The wood he has pulled out of Wabigoon Lake he sold for 10 times the price of regular timber after cutting the logs into boards using his backyard sawmill. He sold most of the boards to US companies that require the antique, authentic looking lumber to repair heritage homes. Jardine has also amassed a collection of relics from lake bottoms-old tools, copper kettles and bottles-which adorn the inside and decorate the outside of his country home. Logs are also well preserved at the bottom of lakes where, Jardine says, silicates- a form of dissolved sand in the water-harden the wood fibres in 10 feet of water and deeper, and make the wood resin shine like fibreglass. "It makes a beautiful wood and a beautiful board," says Jardine. "The colours in it are fantastic." He probes lakes using a long pole and passes over shallow logs which, he says, are in a state of "anaerobic digestion". Bacteria eat the carbon out of the wood and leave the hydrogen, the main proponent of methane gas. He raises logs by poking them loose with a pole and releasing them from a vacuum pack at the bottom of the lake. "You can tell how fast it's rising from the bubbles," he says. "And all of a sudden, the log will break the surface, and it's just like a monster coming out of the water. These logs are so vast; you'd never believe there was timber so big growing out of this country.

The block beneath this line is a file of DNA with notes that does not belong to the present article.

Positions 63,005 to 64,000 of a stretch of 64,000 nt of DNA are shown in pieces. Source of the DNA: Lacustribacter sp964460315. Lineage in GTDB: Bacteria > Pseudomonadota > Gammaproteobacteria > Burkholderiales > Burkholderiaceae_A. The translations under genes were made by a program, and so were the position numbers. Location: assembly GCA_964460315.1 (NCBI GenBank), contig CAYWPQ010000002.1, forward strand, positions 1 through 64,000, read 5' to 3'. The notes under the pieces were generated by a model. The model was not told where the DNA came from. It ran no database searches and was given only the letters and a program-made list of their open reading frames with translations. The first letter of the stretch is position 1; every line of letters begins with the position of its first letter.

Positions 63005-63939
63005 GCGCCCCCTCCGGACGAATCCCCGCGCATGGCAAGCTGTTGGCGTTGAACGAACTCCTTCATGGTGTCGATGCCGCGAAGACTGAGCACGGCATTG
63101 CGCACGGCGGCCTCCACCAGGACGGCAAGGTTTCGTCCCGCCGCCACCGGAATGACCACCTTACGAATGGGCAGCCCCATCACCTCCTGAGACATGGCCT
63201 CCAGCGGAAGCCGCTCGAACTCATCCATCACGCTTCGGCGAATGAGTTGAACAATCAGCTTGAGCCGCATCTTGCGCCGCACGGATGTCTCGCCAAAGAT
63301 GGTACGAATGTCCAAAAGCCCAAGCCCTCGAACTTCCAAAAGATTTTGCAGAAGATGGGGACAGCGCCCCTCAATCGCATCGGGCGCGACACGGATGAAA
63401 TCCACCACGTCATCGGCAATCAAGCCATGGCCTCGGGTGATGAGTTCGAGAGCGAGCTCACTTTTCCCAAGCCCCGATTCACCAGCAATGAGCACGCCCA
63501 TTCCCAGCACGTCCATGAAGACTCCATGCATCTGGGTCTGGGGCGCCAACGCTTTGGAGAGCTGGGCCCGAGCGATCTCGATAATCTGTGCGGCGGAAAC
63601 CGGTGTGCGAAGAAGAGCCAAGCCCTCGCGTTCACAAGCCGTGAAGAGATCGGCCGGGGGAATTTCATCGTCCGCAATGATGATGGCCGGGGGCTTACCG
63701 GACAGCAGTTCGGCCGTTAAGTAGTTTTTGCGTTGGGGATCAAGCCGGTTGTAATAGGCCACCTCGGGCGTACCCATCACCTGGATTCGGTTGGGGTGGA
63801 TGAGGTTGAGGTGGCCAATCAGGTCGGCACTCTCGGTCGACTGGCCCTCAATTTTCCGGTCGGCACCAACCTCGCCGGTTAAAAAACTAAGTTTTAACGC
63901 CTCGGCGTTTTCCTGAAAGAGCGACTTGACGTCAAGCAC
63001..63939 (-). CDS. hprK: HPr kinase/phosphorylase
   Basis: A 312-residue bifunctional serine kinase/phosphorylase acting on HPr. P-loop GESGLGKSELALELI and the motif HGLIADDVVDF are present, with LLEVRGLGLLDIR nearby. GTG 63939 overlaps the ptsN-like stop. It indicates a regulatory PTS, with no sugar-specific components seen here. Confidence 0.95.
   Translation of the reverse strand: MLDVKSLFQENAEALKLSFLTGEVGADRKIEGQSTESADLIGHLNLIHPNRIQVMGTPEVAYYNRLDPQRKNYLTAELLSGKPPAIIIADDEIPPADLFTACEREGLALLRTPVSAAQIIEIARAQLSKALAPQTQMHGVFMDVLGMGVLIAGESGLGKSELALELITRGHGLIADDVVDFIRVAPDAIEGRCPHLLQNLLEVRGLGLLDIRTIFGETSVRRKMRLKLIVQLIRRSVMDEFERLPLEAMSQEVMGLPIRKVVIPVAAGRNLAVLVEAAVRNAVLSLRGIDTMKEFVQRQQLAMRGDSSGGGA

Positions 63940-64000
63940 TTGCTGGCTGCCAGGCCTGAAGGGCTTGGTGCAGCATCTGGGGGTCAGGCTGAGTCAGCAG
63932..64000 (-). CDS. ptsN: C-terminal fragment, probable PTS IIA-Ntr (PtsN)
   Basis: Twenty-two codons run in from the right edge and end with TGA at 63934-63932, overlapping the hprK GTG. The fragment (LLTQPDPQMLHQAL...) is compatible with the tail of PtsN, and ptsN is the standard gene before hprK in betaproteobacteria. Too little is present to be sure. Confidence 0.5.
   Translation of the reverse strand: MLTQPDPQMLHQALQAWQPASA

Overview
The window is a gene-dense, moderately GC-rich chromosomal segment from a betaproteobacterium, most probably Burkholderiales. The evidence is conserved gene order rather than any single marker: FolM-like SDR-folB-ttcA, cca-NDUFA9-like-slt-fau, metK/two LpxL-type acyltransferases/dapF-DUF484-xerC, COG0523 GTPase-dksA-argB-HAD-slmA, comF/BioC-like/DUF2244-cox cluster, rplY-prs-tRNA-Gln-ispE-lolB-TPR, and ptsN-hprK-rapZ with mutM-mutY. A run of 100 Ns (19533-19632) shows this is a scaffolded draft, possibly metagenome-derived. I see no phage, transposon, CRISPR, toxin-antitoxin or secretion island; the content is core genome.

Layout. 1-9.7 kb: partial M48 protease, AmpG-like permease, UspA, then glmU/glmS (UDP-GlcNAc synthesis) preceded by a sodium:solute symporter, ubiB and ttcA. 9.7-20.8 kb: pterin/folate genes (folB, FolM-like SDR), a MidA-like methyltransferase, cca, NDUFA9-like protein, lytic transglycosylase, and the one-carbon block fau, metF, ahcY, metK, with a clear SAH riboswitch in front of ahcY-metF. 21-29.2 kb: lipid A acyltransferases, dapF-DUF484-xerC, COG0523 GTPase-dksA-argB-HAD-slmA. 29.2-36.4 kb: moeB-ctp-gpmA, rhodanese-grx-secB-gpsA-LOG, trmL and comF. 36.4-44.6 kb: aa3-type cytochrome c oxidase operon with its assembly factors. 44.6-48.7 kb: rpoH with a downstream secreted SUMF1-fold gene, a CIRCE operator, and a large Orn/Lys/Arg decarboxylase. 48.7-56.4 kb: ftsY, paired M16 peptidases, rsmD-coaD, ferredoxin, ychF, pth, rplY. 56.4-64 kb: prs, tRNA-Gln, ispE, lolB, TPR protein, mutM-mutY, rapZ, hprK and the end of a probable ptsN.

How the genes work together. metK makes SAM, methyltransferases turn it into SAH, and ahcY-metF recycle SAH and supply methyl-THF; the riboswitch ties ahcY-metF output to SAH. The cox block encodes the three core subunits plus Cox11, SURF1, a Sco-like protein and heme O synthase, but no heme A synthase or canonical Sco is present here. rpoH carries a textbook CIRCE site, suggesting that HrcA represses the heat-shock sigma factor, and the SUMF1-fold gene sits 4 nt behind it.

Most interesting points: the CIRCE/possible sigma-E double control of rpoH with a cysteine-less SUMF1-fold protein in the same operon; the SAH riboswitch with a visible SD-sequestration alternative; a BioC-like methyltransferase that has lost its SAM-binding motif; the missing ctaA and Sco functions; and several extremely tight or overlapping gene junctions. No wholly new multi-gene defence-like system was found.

Four or five feet is nothing." A small crane is used to scoop smaller floating logs out of the water and into the hull of a 26foot, steel boat. Jardine attaches floating jugs to large logs and tows them in a straight line to shore where he uses a winch on land to pull logs onto a ramp to be piled. However, many logs require more than a little prodding to raise them to the surface. In those cases, Jardine and his two sons, Shawn and Kris, dive for the logs with snorkel and flippers, attaching ropes to pull up the logs. Jardine, who can hold his breath for about a minute, times his dives carefully so he can dive down, lasso a log and swim back to the surface. He recalls some chilly dives in northwestern Ontario lakes, which often remain frozen until mid-May and are still too cold for swimming by early September. There are numerous provincial and federal restrictions governing underwater harvesting of timber. Ontario's Ministry of Natural Resources (MNR) has jurisdiction over shoreline issues and transportation.